Hakim: Hopefully in like 5 years I can be more established and have more say so on what goes on around the city artistically. I want to be making jobs for people, other creatives. Especially young black kids who don’t know and don’t recognize that you can make a living off of art. So I want to open more doorways for that.Traviste: Overall I see myself owning my own company. Not really a big business but focused around the arts and creativity. This company would be purely driven by the creative process and working with other artists within the corporation, such as designers, videographers, musicians and even some other graphic illustrators. I want to spread the good well-being. I want to spread education and understanding. I also want to do a couple of charities to help out modern-day society. I want to actually inspire people, rather than be a leader to people. I’ll say within the next 10 years I’ll have my first building. I’ll be directing film within the next couple of years as well. [There is] a project that’s under wraps, a lot of people have probably seen the hashtag for it as well as the website, motf – Mark of the Fool – is the name of the short film. I won’t be acting like I wanted to, I’ll just be directing.
How has Columbus affected your artistic success or been supportive?
Ari J: It’s starting to get a little more accepting of creative now. And I think we’ll get there. Just gotta keep putting stuff out.
Hakim: I’ve always had a lot of support, from my friends so I’ve never really struggled with that part. I can see ways where people could be more supportive, but I try to focus that energy toward people who are coming out to things, and who are buying art, spreading the word, and bringing a friend with them to a show, or telling somebody else about what I’m doing. I had a lot of struggles early on just getting my foot in the door, I feel like that made me stronger and that always reminds me to reach down to the next person. Anybody reaching out to me, make sure I try and help them out. Just make it easier. There’s no reason to making anything harder on the next person, we already got hella shit going on that makes life hard.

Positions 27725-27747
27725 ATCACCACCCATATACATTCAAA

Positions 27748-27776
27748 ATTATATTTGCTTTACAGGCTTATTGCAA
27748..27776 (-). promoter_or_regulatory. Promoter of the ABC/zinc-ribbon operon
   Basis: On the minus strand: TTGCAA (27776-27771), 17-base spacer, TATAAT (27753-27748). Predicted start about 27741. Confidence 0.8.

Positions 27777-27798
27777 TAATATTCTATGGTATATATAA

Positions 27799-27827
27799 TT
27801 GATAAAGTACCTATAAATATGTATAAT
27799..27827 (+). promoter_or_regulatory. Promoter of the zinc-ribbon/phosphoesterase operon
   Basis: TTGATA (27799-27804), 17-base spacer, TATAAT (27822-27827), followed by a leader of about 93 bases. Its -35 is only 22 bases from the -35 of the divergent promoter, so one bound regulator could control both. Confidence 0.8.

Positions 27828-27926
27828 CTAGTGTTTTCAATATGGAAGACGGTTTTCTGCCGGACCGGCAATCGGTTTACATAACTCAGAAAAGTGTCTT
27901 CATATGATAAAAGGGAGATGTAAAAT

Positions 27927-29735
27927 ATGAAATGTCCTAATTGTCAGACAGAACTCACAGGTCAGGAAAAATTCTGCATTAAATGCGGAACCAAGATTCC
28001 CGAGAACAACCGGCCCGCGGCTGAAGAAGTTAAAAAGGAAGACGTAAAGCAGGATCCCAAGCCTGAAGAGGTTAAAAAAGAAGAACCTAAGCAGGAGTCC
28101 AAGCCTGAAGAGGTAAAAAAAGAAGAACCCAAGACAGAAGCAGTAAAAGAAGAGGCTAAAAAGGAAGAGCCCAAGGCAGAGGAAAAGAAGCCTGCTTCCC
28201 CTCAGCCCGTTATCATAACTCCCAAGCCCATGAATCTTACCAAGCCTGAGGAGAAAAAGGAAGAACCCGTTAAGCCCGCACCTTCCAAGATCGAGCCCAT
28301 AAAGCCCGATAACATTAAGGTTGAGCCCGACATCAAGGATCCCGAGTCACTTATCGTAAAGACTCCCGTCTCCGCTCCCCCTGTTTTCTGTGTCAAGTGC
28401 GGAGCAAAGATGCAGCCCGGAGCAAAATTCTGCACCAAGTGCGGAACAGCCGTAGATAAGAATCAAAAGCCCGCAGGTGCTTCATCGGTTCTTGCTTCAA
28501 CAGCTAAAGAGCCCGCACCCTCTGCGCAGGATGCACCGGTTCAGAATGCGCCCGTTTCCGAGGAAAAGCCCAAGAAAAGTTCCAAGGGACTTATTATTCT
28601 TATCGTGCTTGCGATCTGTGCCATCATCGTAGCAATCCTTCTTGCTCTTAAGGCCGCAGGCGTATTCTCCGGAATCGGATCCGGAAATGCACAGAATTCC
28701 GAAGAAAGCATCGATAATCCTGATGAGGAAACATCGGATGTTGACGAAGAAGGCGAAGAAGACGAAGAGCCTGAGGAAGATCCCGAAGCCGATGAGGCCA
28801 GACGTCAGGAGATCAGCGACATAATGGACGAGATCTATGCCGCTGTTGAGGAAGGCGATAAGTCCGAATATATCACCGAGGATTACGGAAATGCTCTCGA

Traviste: When I was younger, I grew up on the East Side of Columbus, so there wasn’t really too much creative expression, let alone artists. Being an artist, I never really knew it could be a thing, you know? I kind of had to discover that on my own, at a younger age. It wasn’t until I actually moved to the North Side, ignored all of my parents negative connotations about the North Side and the Short North overall, that I actually saw that artists were actually accepted. We’re accepted out here for our individuality, our creativity, our authenticity, and you know this was new to me so I loved it.
That first two years of me living on my own, like I loved just, being around the people in the Short North. Over time, I kind of noticed that the people and some of the environments I thought were super crazy, extravagant, artsy environments weren’t actually as artsy or authentic as I thought they were. And, I had to open my eyes to that. I was a follower back then. And when I saw these environments, it felt like high school all over again. I was like, man I got to get out of this bubble. I kind of just want to be my own person.
So Columbus has helped me in that way, as far as standing up for myself, taking that leadership role, and even taking accountability for most of my ambition, most of the things I want to accomplish, and my dreams. It’s affected me in both a very positive and negative way. But I don’t the negative energies affect my work. It’s more so trying to find the balance between those good and bad things.
Ari J: My impact would be to possibly to show that it’s possible to have a career in art, especially as a freelancer, and as someone who doesn’t do commission all the time. And to always stick with what you want to do. You don’t always have to do what everyone else is doing to be big.
Hakim: I plan on showing more art over the summer at 129 Studios in Franklinton, for Franklinton Fridays (Second Friday of every month).
Traviste: It’s not about what’s cool, what’s popular, what’s going to get you rich, it’s overall about what’s going to make you happy at the end of the day. I solely make art simply because I have ideas in my head and I feel like if I don’t do them then I’m letting myself down. I’m wasting my time. But, if you have the time to do it, do it. “A wealthy person does not waste time.” I saw that in a fortune cookie yesterday.